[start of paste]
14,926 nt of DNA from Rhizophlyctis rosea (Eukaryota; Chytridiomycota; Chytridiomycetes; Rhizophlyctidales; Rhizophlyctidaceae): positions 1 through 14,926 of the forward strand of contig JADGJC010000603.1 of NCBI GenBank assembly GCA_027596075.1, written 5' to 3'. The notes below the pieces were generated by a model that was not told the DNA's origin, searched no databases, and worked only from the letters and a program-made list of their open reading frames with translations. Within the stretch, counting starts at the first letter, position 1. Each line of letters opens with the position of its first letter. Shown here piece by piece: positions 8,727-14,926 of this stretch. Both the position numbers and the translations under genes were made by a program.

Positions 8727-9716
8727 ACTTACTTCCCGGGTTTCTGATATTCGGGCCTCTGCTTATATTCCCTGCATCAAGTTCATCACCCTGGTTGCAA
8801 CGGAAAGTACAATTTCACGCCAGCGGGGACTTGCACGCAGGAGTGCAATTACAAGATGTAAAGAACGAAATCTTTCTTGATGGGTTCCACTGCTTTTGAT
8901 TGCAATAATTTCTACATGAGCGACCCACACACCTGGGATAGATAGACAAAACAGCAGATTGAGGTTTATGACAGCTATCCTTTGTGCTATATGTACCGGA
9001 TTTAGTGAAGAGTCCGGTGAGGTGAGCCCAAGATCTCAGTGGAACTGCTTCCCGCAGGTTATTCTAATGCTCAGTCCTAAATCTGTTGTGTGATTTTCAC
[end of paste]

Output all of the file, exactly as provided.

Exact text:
14,926 nt of DNA from Rhizophlyctis rosea (Eukaryota; Chytridiomycota; Chytridiomycetes; Rhizophlyctidales; Rhizophlyctidaceae): positions 1 through 14,926 of the forward strand of contig JADGJC010000603.1 of NCBI GenBank assembly GCA_027596075.1, written 5' to 3'. The notes below the pieces were generated by a model that was not told the DNA's origin, searched no databases, and worked only from the letters and a program-made list of their open reading frames with translations. Within the stretch, counting starts at the first letter, position 1. Each line of letters opens with the position of its first letter. Shown here piece by piece: positions 8,727-14,926 of this stretch. Both the position numbers and the translations under genes were made by a program.

Positions 8727-9716
8727 ACTTACTTCCCGGGTTTCTGATATTCGGGCCTCTGCTTATATTCCCTGCATCAAGTTCATCACCCTGGTTGCAA
8801 CGGAAAGTACAATTTCACGCCAGCGGGGACTTGCACGCAGGAGTGCAATTACAAGATGTAAAGAACGAAATCTTTCTTGATGGGTTCCACTGCTTTTGAT
8901 TGCAATAATTTCTACATGAGCGACCCACACACCTGGGATAGATAGACAAAACAGCAGATTGAGGTTTATGACAGCTATCCTTTGTGCTATATGTACCGGA
9001 TTTAGTGAAGAGTCCGGTGAGGTGAGCCCAAGATCTCAGTGGAACTGCTTCCCGCAGGTTATTCTAATGCTCAGTCCTAAATCTGTTGTGTGATTTTCAC